. Single-cell protein (SCP) as normally produced has a distinctive flavor and odor that limits its use in foods intended for human consumption despite its admittedly attractive nutritional value. Part of the flavor problem appears to be associated with the lipids present in the microorganisms.
Past attempts to achieve acceptable flavor and odor characteristics in single-cell microbial products have employed both chemical and physical treatments. alone or sequentially. following an initial water wash of the harvested cells. For example. brewers yeast is debittered by washing with diluted alkaline reagents. In the processing of microorganisms grown on hydrocarbons. residual hydrocarbon substrate and lipid concentrations have been reduced by solvent extraction with organic solvents exhibiting good solubility for fats and sterols. As disclosed in US. Pat. No. 3.268.419 such solvents include alcohols. light hydrocarbons such as benzene. ethers, ketones. chlorinated solvents and liquefied petroleum gases. A preferred solvent system for removal of hydrocarbons as well as lipids comprises an azeotrope of hexane with ethanol or isopropanol. The water content of the microorganism cream is reduced by drying or by a prior washing with a polar solvent such as ethanol or isopropanol. Similarly. the process of US. Pat. No. 3.268.412 removes residual hydrocarbon substrate from ruptured microbial cell material or cell wall residue by extraction with a hydrocarbon or hydrocarbon-alcohol solvent optionally preceded by extraction with an alcohol such as ethanol.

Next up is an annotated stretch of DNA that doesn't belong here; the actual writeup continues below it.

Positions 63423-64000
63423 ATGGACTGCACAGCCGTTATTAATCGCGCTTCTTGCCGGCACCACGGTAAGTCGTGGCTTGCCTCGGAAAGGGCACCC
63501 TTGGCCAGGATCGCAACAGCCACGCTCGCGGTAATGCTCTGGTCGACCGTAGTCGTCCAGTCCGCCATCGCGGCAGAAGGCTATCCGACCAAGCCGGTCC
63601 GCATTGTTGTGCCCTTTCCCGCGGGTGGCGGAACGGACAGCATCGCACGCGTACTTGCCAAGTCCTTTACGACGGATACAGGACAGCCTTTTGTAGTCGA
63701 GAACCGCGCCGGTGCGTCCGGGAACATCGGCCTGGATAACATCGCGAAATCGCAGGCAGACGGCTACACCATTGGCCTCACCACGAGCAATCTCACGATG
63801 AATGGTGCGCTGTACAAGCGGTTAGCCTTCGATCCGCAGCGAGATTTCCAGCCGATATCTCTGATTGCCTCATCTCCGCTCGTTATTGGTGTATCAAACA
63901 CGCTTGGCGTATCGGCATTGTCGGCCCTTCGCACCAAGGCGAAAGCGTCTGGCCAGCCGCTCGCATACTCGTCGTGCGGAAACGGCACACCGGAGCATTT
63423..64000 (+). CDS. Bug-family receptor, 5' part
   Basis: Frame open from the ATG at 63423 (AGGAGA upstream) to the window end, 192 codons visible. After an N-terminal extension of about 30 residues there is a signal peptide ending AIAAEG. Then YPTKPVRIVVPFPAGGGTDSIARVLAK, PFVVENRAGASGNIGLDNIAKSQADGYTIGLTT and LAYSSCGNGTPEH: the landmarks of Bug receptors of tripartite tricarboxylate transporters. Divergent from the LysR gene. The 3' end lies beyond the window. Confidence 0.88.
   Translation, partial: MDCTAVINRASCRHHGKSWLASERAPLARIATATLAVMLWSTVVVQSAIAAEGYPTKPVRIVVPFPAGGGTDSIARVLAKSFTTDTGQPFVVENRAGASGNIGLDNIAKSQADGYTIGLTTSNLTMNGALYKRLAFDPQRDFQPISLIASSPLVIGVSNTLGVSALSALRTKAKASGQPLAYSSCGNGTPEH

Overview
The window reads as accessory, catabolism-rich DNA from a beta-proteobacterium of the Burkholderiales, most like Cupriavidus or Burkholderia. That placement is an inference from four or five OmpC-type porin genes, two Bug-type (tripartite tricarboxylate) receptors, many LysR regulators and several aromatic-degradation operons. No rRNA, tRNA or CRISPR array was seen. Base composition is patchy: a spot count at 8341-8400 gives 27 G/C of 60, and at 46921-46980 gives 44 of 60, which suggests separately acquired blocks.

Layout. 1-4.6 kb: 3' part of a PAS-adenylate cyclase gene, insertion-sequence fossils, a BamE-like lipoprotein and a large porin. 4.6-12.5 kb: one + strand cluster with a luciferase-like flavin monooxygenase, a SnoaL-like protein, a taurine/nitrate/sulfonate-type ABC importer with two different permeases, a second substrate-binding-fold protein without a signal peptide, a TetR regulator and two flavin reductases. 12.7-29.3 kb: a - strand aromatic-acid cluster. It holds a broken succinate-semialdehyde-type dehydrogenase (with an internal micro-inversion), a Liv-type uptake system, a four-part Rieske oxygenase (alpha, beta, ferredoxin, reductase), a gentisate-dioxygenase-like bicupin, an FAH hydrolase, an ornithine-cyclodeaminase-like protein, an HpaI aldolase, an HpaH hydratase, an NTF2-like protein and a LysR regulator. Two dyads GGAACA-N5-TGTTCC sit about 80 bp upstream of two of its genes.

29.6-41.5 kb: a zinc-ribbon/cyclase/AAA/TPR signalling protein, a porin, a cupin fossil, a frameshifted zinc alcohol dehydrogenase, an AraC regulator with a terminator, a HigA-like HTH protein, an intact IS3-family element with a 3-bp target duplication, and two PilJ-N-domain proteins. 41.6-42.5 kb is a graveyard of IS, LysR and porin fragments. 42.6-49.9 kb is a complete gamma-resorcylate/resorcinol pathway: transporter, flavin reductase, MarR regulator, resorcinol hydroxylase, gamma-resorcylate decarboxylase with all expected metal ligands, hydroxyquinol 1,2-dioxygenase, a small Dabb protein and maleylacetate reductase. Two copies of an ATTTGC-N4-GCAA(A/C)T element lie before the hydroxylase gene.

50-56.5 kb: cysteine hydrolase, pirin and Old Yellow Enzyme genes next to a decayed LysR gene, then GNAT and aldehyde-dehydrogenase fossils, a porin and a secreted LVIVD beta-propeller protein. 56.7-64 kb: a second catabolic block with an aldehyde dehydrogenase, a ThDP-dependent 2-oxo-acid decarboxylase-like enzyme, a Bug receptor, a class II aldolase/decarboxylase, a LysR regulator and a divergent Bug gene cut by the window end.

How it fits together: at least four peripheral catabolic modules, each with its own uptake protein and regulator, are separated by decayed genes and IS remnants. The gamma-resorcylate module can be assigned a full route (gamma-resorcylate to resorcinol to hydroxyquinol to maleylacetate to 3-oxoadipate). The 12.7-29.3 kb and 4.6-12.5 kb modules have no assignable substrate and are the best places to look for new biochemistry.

Bland flavor characteristics have been achieved with vegetable protein. derived. for example. from de-oiled soybean material, by wetting with ethanol, dissolution in strong caustic alkali and finally precipitation with acid. Such extensive treatment. as disclosed in US. Pat. No. 3,043,826,. adds significantly to the cost of product. especially because only a minor portion of the total vegetable protein is recovered in the purified form.
In an extraction process affording a food-grade protein-rich product care must usually be taken to remove all of the organic extraction solvent. Accordingly, the choice of solvent is limited to those possessing a suitably high volatility preferably coupled with a very low toxicity. One exceptional situation exists where ethanol. an accepted food-grade substance in itself, is employed as the extractant.
Such treatments tend to involve a plurality of processing steps which add significantly to the cost of the food or food ingredient thereby produced. A need has continued to exist for an inexpensive, simple yet effective process for affording an acceptable quality foodgrade SCP material for human consumption.
SUMMARY OF THE INVENTION One object of our invention is to provide an improved process for removal of undesirable flavor and odor components from single-cell, protein-containing microbial products.
Another objectof our invention is to provide a bland single-cell protein (SCP) material of a quality suitable for use in foods; intended for human consumption.
The process of our invention is broadly applicable to SCP materials and is especially applicable to bacteria and yeasts with particular emphasis on the latter.
In one aspect of the practice of this invention, the single-cell protein materials are heat-killed prior to its use in the present process.